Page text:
This wave of dissatisfaction is especially perverse because corporations now have access todecades of scientific research about how to make jobs better. “We have so much evidenceabout what people need,” says Adam Grant, a professor of management and psychology at theUniversity of Pennsylvania (and a contributing opinion writer at The Times). Basic financialsecurity, of course, is critical — as is a sense that your job won’t disappear unexpectedly. What’s interesting, however, is that once you can provide financially for yourself and yourfamily, according to studies, additional salary and benefits don’t reliably contribute to workersatisfaction. Much more important are things like whether a job provides a sense ofautonomy — the ability to control your time and the authority to act on your uniqueexpertise. People want to work alongside others whom they respect (and, optimally, enjoyspending time with) and who seem to respect them in return.

这种不满情绪之所以尤其反常,是因为企业现在可以接触到数十年来关于如何改善工作的科学研究。宾夕法尼亚大学(University of Pennsylvania)的管理学和心理学教授、同时也是《纽约时报》观点文章撰稿人的亚当·格兰特(Adam Grant)表示,“关于人们的需求,我们有大量证据。”当然,基本的财务安全是至关重要的,同样重要的是工作饭碗的安全感。然而,有趣的是,根据多项研究,一旦你能为自己和家人提供经济上的支持,额外的工资和福利并不一定会提高员工的满意度。更重要的事情是,诸如工作是否能提供自主权——能够控制时间的能力,以及根据自己的独特专长行事的权力。人们希望与他们尊重的人一起工作(最好还能一起消磨时间),以及对方似乎也尊重他们。

And finally, workers want to feel that their labors are meaningful. “You don’t have to be curingcancer,” says Barry Schwartz, a visiting professor of management at the University ofCalifornia, Berkeley. We want to feel that we’re making the world better, even if it’s as small amatter as helping a shopper find the right product at the grocery store. “You can be asalesperson, or a toll collector, but if you see your goal as solving people’s problems, theneach day presents 100 opportunities to improve someone’s life, and your satisfactionincreases dramatically,” Schwartz says.

最后,员工想要感到他们付出的劳动是有意义的。“你不需要是在治愈癌症,”加州大学伯克利分校(Universityof California, Berkeley)管理学访问教授巴里·施瓦茨(Barry Schwartz)说。我们想要感到我们在让世界变得更好,即便只是像帮购物者在杂货店找到对的产品这样的小事情。“你可以是一名销售,或收费员,但如果你把你的目标看成是帮人解决问题,那么每天都会有100个机会帮助他人改善生活,而且你的满足感会大幅提升,”施瓦茨说。

One of the more significant examples of how meaningfulness influences job satisfaction comesfrom a study published in 2001. Two researchers — Amy Wrzesniewski of Yale and Jane Dutton, now a distinguished emeritus professor at the University of Michigan — wanted to figure outwhy particular janitors at a large hospital were so much more enthusiastic than others. Sothey began conducting interviews and found that, by design and habit, some members of thejanitorial staff saw their jobs not as just tidying up but as a form of healing. One woman, forinstance, mopped rooms inside a brain-injury unit where many residents were comatose. Thewoman’s duties were basic: change bedpans, pick up trash. But she also sometimes took theinitiative to swap around the pictures on the walls, because she believed a subtlestimulation change in the unconscious patients’ environment might speed their recovery. She talked to other convalescents about their lives. “I enjoy entertaining the patients,” shetold the researchers. “That is not really part of my job description, but I like putting on a showfor them.” She would dance around, tell jokes to families sitting vigil at bedsides, try to cheerup or distract everyone from the pain and uncertainty that otherwise surrounded them. In a2003 study led by the researchers, another custodian described cleaning the same room twotimes in order to ease the mind of a stressed-out father.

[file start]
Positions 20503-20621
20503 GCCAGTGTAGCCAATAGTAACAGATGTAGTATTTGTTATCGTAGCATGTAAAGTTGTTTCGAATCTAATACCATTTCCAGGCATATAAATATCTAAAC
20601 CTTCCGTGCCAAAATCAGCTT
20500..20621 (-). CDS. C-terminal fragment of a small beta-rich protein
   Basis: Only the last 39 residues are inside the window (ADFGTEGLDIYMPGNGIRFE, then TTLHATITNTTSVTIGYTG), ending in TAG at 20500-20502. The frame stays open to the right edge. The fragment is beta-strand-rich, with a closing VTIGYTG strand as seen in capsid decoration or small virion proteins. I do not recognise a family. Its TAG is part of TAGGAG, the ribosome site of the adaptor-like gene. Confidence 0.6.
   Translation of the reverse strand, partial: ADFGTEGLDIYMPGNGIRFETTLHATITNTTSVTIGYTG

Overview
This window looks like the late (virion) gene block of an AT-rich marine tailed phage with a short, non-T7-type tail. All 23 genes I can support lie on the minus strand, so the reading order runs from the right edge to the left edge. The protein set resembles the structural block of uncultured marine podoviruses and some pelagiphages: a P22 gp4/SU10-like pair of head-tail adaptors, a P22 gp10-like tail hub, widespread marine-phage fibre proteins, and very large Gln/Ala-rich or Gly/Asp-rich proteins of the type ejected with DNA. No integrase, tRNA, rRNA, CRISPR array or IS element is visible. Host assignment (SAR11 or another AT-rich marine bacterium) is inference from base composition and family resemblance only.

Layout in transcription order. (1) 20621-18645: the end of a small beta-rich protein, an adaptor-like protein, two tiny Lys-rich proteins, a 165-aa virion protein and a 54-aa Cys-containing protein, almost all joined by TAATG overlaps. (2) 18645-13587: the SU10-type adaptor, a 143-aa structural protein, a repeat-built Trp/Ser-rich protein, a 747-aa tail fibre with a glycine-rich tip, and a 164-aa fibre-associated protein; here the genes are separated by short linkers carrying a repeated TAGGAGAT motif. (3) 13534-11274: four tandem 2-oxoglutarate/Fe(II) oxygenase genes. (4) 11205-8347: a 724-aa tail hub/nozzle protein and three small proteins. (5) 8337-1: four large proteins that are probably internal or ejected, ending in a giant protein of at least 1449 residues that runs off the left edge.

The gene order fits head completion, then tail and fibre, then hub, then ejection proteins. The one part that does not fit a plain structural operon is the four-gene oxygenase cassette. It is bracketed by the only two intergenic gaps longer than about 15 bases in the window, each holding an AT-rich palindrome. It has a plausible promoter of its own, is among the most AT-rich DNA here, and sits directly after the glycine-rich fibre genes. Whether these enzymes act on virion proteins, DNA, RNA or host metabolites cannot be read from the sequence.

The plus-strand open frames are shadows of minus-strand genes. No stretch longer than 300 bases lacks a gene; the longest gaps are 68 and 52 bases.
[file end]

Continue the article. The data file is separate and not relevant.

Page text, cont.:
表明意义如何影响工作满意度的一个更显著的例子,来自2001年发表的一项研究。两名研究人员——耶鲁大学的艾米·沃兹涅夫斯基(Amy Wrzesniewski)和如今为密歇根大学(University of Michigan)杰出荣休教授的珍·达顿(Jane Dutton)——想要弄明白为何一家大医院的某些保洁员比其他人更有干劲。于是她们开始进行访谈。她们发现,出于设计和习惯,保洁职工中的一些成员将他们的工作视为不仅是清洁,也是一种治疗的形式。例如,一位女保洁员要拖脑损伤病房的地板,那里很多住院病人都昏迷不醒。这位女性的职责很简单:换便盆、捡垃圾。但有时候她也会主动擦拭墙上的画,因为她相信,昏迷病人环境中一个微妙的刺激改变也可能帮他们加速恢复。她跟其他康复患者聊他们的生活。“我很喜欢让病人开心,”她告诉研究人员。“这其实并不属于我的岗位职责,但我喜欢为他们表演一番。”她会来回舞动,给在床边守夜的家人讲讲笑话,尽量让每个人振作起来,或让他们暂时忘掉平日笼罩在身上的疼痛与不确定感。在两位研究员所领导的一项2003年的研究中,另一名护工谈及把同一房间清洁两次,以便让一位压力过重的父亲能够放松心神。

To some, the moral might seem obvious: If you see your job as healing the sick, rather thanjust swabbing up messes, you’re likely to have a deeper sense of purpose whenever you grabthe mop. But what’s remarkable is how few workplaces seem to have internalized this simplelesson. “There are so many jobs where people feel like what they do is relatively meaningless,” Wrzesniewski says. “Even for well-paid positions, or jobs where you assume workers feel asense of meaning, people feel like what they’re doing doesn’t matter.” That’s certainly true formy miserable classmate earning $1.2 million a year. Even though, in theory, the investmentshe makes each day help fund pensions — and thus the lives of retirees — it’s pretty hard to seethat altruism from his window office in a Manhattan skyscraper. “It’s just numbers on ascreen to me,” he told me. “I’ve never met a retiree who enjoyed a vacation because of what Ido. It’s so theoretical it hardly seems real.”